“I always thought no one can ever understand me because my situation and my life experiences have been extraordinarily different. Not all in a good, extraordinarily different way though. But after reading Jerry Pinto’s interview here, I think he will definitely understand me. His words moved me to a place of quiet acceptance of allContinue reading “What did The Good Story Project stories teach us?”
The Good Story Project started in the midst of the pandemic. Many of the stories that it featured reflected in part, what was happening around us as a result of Covid-19. In the beginning of 2021, we thought we could use this opportunity to reflect on the issues and things that really mattered, that left an impact on us and will guide us in the years to come. And that is why, we decided to focus on kindness.
The year 2020, which was both forgettable and unforgettable for the entire human race, is finally drawing to an end. There wasn’t a single person who wasn’t affected by the tiny virus that brought the world down to its knees. While the economic, financial, and emotional suffering was immense, death, unfortunately, topped all the sufferings, as world over, the numbers kept mounting by the day. Overflowing crematoriums, mass burials, heart-wrenching scenes from hospitals, and stories about unsaid goodbyes broke everyone’s heart. As this year comes to an end, we revisit some of these stories as never before have we, collectively, stared at death so closely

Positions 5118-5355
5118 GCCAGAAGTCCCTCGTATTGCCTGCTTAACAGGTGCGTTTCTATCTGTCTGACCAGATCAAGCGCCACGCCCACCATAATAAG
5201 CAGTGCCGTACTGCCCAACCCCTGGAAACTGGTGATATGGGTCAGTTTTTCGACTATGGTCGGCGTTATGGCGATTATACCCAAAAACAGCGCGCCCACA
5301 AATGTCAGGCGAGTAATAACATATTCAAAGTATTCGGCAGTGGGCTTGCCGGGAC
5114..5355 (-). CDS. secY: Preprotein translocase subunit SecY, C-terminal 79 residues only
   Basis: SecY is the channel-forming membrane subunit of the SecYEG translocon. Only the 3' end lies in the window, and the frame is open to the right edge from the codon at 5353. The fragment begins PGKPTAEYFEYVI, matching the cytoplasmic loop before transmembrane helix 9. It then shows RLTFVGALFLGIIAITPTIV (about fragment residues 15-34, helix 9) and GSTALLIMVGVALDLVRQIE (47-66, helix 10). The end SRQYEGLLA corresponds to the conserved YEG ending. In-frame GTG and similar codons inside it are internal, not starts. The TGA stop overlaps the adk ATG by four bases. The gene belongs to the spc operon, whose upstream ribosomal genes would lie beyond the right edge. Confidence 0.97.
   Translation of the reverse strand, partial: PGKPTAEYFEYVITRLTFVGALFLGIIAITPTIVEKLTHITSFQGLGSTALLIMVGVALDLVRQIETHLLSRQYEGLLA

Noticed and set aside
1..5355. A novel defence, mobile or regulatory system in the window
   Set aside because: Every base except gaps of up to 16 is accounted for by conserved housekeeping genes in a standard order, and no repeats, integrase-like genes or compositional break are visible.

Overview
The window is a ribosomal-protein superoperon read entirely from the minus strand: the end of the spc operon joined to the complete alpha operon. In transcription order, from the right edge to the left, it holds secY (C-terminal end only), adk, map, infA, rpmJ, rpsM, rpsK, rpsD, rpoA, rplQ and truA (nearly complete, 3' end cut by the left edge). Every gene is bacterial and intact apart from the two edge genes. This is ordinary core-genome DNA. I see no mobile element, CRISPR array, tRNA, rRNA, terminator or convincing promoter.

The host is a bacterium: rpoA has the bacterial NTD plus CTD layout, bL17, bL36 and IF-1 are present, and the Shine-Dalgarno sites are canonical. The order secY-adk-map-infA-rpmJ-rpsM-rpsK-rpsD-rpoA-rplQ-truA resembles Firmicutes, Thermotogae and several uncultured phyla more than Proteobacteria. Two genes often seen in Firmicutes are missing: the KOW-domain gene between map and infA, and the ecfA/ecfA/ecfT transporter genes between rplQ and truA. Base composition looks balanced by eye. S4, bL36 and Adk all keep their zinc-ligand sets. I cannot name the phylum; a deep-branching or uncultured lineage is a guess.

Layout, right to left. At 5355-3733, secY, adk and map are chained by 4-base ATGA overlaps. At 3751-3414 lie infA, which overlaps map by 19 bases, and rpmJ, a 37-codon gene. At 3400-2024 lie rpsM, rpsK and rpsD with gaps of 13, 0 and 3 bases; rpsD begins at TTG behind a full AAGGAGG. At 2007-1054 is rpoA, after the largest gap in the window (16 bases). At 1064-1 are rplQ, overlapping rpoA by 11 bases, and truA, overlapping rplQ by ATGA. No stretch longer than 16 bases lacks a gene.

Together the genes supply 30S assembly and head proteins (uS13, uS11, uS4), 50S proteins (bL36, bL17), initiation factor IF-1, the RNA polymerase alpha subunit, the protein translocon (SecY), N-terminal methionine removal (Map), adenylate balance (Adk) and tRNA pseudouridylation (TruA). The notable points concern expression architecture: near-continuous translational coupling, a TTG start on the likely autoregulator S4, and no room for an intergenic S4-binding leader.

These grandmothers – all in the age group of 60 to 90 years – living in Fangane village in Maharashtra – had just one dream … to be able to write their names before they reached the end of their lives. Their dream came true in 2016 when Yogendra Bangar, a local schoolteacher, opened a school for them. Now, they proudly shun the thumb impression ink pad and put their signatures on ration cards and bank documents. These days, they are praying very hard for coronavirus to go away so they can go back to their school
Human Rights Day is observed on December 10 every year. This year’s theme focuses on the devastating fallout of the COVID-19 pandemic on the underprivileged. For the daily wage earners living across India, the lockdown was the darkest chapter of their lives. The taangawalas of Lucknow, who make their living by ferrying tourists who come to visit the many historical monuments in the city, also fall in this category. The tradition of pulling horse carriages has been in existence since the time the Nawabs used to live in Lucknow. However, the pandemic and the lockdown have threatened the existence of this tradition.
“The need of the hour is to provide assistive devices at reasonable prices and accessibility to persons with disability”
As this article is being published, Ekta Bhyan is busy preparing for the 2021 Tokyo Paralympics. However, it was only accidentally that she stumbled upon club throw – a para athletic event meant for athletes with limited hand function – a sport that changed her life completely after an accident in 2003 left her in a wheelchair